Realising that it could not do this alone, Jan Sahas reached out to civil society, the private sector, and government as well as more than 50 CBOs, CSOs, and worker-led groups to launch the Migrants Resilience Collaborative (MRC). An unprecedented, grassroots-led, multi-stakeholder collaboration, that is now the largest such initiative dedicated to migrant workers and their families in the whole of Asia.

“The pandemic has forced us all to collaborate more effectively, we’ve learned valuable lessons which are at work now in the MRC. This is a remarkable, effective and cost-effective model with the potential to be scaled up in other regions,” says Shaikh.

Supporting 10 million migrant workers and their families for the next five years

Building on work started in the first wave to help migrants secure transport home and then to register for social security entitlements, the MRC will focus its support on 10 million migrant households in 100 districts and cities over the next five years. The details of these families have been gathered meticulously over the past eight months and compiled into a database that gives the MRC valuable, real-time data on which to base its responses as well as to track migration patterns, enabling it to focus on the most vulnerable first.

The primary aim of the programme is to continue to deliver social security entitlements, which deliver immediate and tangible relief to migrants and their families, with longer-term security built in. This, combined with the fact that much of its work is decentralised, carried out by a cadre of community volunteers, ensures that the costs of the programme are kept low - at less than $2.5 dollars per household.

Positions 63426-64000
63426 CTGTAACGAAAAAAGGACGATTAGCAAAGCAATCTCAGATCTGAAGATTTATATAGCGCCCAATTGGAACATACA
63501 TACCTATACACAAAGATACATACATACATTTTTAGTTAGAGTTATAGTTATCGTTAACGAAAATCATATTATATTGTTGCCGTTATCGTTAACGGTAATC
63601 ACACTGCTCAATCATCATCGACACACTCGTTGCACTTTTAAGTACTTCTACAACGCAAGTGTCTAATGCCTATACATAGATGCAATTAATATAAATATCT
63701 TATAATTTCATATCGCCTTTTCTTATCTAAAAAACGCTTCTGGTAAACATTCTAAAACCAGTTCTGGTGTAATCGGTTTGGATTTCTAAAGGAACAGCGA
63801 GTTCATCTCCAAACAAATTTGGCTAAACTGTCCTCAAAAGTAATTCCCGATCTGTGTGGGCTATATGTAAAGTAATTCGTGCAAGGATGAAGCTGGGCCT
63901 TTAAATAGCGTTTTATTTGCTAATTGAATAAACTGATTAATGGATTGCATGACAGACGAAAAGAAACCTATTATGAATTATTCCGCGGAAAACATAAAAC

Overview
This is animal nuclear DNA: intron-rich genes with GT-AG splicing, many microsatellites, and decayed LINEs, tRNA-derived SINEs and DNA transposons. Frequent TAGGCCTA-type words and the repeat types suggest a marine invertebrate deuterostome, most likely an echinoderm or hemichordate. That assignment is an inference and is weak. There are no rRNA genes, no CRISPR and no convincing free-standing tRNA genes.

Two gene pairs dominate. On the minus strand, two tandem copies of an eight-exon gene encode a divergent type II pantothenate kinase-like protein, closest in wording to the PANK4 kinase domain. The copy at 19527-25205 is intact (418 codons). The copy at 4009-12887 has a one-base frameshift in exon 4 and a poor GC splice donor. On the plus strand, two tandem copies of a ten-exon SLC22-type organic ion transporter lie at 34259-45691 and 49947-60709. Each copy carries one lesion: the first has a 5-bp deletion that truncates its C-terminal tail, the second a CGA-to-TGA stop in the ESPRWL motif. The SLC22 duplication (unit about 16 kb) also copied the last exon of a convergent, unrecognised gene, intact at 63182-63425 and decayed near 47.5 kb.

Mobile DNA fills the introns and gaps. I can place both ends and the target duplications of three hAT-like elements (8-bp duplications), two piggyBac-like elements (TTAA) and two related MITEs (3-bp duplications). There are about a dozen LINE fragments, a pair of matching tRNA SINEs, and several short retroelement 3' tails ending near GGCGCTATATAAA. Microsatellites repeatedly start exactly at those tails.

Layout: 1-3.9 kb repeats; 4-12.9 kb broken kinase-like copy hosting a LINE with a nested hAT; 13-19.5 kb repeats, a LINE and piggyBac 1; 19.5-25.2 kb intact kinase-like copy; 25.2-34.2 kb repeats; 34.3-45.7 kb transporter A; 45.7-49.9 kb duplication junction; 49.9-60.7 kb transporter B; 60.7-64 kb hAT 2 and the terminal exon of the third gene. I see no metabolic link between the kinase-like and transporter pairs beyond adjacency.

What is the Global Alliance for Social Entrepreneurship?

A second major benefit of the MRC is that it is not just focusing on social security, but looking far more broadly and systemically at worker’s rights. Specifically, it seeks to work with the private sector and investors to ensure responsible recruitment and strengthen worker protections, welfare and redressal.

As Shaikh points out, this approach is already incorporated into ESG (Environmental, Social and Governance) compliance that is designed to guide responsible business, “but many employers seem to overlook the social aspect,” he says.

“Yet focusing on your people is good for business. We are trying to establish a norm where companies and regulatory bodies can focus on worker protection by first establishing a clear-cut case for business.”

Migrants are not beneficiaries but active and important players in the economy

A third and critical pillar of the MRC is that it seeks to reframe the role of migrant workers, not as beneficiaries of aid but as active participants in the economy. As such, they deserve to own the development process and the MRC seeks, wherever possible, to place migrants in a decision-making role.

“Migrant workers have built India’s economy,” says Shaikh. “They make up 60% of the workforce. Given this, they urgently need and deserve more support and recognition.

“The world watched in horror last year as tens of thousands of migrants were abandoned during lockdowns and left to walk long distances home. We can’t afford to look away any more. The time to scale up support for this vulnerable and essential community of workers is now.”

For more information or to support the work that the MRC is doing, visit

This is part of a series of articles published by the World Economic Forum’s COVID Response Alliance for Social Entrepreneurs on the Indian response to the COVID-19 second wave. The Alliance is hosted by the Schwab Foundation and includes 86 leaders in social entrepreneurship, who collectively support an estimated 100,000 entrepreneurs like Jan Sahas.